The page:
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Second Covid lockdown leads to closings: Reopening comes too late for some restaurateurs in Bonn

Second Covid lockdown leads to closings : Reopening comes too late for some restaurateurs in Bonn

According to internal surveys taken by the German Hotel and Restaurant Association North Rhine, just under a third of restaurants and cafés in the region will not survive the pandemic. In Bonn, for example, the café Galestro will shut down. Whether Café Sued will survive remains to be seen.

Restaurants and cafés in Bonn were forced to remain closed for almost seven months, but since Saturday they have been allowed to reopen their outdoor areas. For some, however, the reopening comes too late, and for others it is of no use. According to the German Hotel and Restaurant Association (Dehoga), about 30 percent of restaurants, cafés or similar will fall victim to the pandemic and extended lockdown in Bonn and the region.

"The prognosis is based on our associations' ongoing inquiries of the businesses combined with experience gained from many years of operation," explains Mathias Johnen, the deputy managing director of Dehoga Nordrhein. Reasons for the closures are "liquidity bottlenecks, lack of or delayed state aid or lack of hope for a reopening that makes business sense," Johnen continues. In some cases, he said, the owner is anticipating retirement, since the so-called "baby boomer generation will soon reach retirement age." All this makes a reopening nearly impossible for many restaurateurs. Finally, even the aid only provides partial compensation. According to Johnen, it is only "reimbursement, not compensation. There is a lack of basic entrepreneurial security." He believes that employees of the businesses that are closing for good will reorient themselves and the industry will lose some of them; and many owners will "go into private bankruptcy.”

Johnen blames politics: Since the beginning of the pandemic, there has been a lack of clear direction and “not enough listening to people who are actually working in the industry.” Although reopening businesses could now reduce the damages, it is not possible to make up for the lost revenue, Johnen emphasizes.

Bonn espresso bar closes after 13 years

As a result, there are some cafés that are now reopening but will close permanently in the long run. In Bonn, this includes the Italian espresso bar Galestro. After 13 years, owner Wulf Schlichte plans to shut it down. He said he plans to close it permanently in about three months and it is "mainly due to the pandemic." During the lockdown, he could only sell his offerings on a “to-go" basis, which brought very few customers. With both lockdowns, there were eight months where “no normal work was possible,” he said.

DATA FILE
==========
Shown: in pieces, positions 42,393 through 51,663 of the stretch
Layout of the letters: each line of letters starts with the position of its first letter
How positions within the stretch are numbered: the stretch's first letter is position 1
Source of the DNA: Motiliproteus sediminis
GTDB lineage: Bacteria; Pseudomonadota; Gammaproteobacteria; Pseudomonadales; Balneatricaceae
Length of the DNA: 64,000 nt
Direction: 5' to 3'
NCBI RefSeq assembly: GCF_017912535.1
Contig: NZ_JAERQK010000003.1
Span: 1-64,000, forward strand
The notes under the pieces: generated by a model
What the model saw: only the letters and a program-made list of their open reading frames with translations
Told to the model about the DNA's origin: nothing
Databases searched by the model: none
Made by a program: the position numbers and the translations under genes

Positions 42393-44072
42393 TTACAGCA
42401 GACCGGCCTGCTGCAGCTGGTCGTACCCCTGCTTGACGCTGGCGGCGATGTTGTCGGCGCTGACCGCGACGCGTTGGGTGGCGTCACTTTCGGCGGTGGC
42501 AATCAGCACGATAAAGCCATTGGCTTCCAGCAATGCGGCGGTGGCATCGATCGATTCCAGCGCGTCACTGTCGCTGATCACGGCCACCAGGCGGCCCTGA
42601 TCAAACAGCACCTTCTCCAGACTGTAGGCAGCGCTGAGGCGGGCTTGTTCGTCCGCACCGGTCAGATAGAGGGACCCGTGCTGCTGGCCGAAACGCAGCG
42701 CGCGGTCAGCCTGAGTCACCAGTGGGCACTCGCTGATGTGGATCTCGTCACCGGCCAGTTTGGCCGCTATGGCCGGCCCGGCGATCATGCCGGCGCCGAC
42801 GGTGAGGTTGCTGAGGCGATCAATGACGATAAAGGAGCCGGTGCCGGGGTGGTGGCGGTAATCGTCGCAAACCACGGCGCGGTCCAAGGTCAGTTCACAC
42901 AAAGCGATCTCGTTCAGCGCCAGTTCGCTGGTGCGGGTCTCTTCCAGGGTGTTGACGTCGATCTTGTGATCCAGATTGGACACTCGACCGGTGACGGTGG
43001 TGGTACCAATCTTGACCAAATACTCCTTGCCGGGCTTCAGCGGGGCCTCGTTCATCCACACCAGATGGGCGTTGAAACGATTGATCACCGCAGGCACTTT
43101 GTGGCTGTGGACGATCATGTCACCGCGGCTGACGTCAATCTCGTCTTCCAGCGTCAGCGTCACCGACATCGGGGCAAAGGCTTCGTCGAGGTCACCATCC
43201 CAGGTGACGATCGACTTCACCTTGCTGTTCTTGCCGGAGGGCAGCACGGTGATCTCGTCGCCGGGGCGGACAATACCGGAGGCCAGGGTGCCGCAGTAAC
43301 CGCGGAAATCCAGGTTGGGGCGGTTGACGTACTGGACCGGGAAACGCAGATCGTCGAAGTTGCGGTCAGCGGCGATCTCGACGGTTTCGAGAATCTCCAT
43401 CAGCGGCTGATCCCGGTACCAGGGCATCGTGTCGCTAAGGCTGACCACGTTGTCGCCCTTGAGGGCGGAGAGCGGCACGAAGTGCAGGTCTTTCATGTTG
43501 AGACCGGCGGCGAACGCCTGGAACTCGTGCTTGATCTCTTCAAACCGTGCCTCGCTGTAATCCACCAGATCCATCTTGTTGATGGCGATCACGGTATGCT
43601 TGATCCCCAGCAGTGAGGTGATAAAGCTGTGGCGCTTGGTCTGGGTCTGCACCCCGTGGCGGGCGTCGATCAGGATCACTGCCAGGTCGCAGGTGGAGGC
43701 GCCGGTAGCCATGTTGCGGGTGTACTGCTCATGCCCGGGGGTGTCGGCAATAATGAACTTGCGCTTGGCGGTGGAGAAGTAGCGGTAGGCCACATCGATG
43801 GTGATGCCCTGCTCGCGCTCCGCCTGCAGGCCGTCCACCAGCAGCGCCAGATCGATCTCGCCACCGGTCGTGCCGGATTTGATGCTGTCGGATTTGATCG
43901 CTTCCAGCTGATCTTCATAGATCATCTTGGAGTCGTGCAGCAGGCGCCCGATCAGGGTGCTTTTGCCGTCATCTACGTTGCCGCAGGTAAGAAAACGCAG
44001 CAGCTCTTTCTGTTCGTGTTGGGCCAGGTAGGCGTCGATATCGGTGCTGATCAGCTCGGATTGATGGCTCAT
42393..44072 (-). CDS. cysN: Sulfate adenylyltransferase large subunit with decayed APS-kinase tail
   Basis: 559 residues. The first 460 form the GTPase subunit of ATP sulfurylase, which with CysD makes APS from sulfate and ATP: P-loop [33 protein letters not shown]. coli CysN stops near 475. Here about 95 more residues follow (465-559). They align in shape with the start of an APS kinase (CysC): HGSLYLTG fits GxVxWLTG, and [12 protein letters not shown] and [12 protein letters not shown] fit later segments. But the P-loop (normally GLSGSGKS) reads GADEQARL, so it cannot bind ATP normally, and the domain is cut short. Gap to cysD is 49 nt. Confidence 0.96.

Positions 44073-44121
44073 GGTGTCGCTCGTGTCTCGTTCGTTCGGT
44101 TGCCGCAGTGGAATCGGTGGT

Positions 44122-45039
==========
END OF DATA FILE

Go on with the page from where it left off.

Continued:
As early as November, he was plagued by existential fears, even though he owns two other businesses in Cologne and Koblenz. "I thought even then that I wouldn't be able to survive," the 56-year-old recalls. Now there is another problem: A new bakery is opening next to his espresso bar in Bonn, which is why he has to give up half of his terrace space. "In effect, that means I no longer have a right to exist," Schlichte laments. However, the new neighbor is only "the last straw that broke the camel's back." The main reason was the lockdown. He has already had to lay off his temporary staff.

"False promises" made by politicians

Although he did not want to "blame everything on the politicians," he said that Federal Finance Minister Olaf Scholz and Economics Minister Peter Altmaier had "repeatedly made false promises. Some of the aid was a sham," for example, the government had said it would reimburse 75 percent of all sales, but it was only in house sales that qualified for that, and nothing was received for anything sold or taken off premises. "So you were just barely kept alive, the whole pandemic has been a real struggle." In that regard, he also doesn't understand why they weren't allowed to open the outdoor areas earlier if the exposure is so low there. "I often get the feeling that the people who are governing can't put themselves in our shoes because they have the privilege of being paid by the government," Schlichte notes.

Café Sued was about to go out of business

The proprietor of Galestro is by no means the only restaurateur whose business is existentially threatened by the pandemic. Mehmet Güngör is the owner of Café Orange and did not know for a long time whether he would be able to reopen. However, with the opening of the outdoor areas now possible, "I believe that I have overcome the worst and can continue to operate the business. Provided that the next lockdown does not follow soon," says Güngör.

Daniel Albrecht is the owner of Café Sued and has also thought about closing the café. "We set ourselves a deadline of June, then we would have closed the café after 15 years," he explains. But now he is allowed to reopen just in time, after some mini-jobbers already had to be laid off. "We'll continue over the summer now, but if we do have to close again, we'll end it here, that's already been agreed with the landlord," says Albrecht. So if the gastronomy businesses are spared another lockdown, perhaps a few more could stay afloat after all.

Restaurant in Kessenich " brightened up" the neighborhood

GA-reader Susanne told us about the Bandoneón in Kessenich, the restaurant “brightened up" the neighborhood during the lockdown. In winter there was cozy lighting on the house facade, candles were lit, a Christmas tree was decorated. Now, for spring, there are plantings that add needed splashes of color for the sunny evenings," she says. Owner Choshnav Youssef wanted to make it clear "that we are not dead, we are still here.” Although he had been "literally working for free" for a long time with his interim delivery service, he no longer has any major financial problems.

(Orig. text: Marco Rauch / Translation: Carol Kloeppel)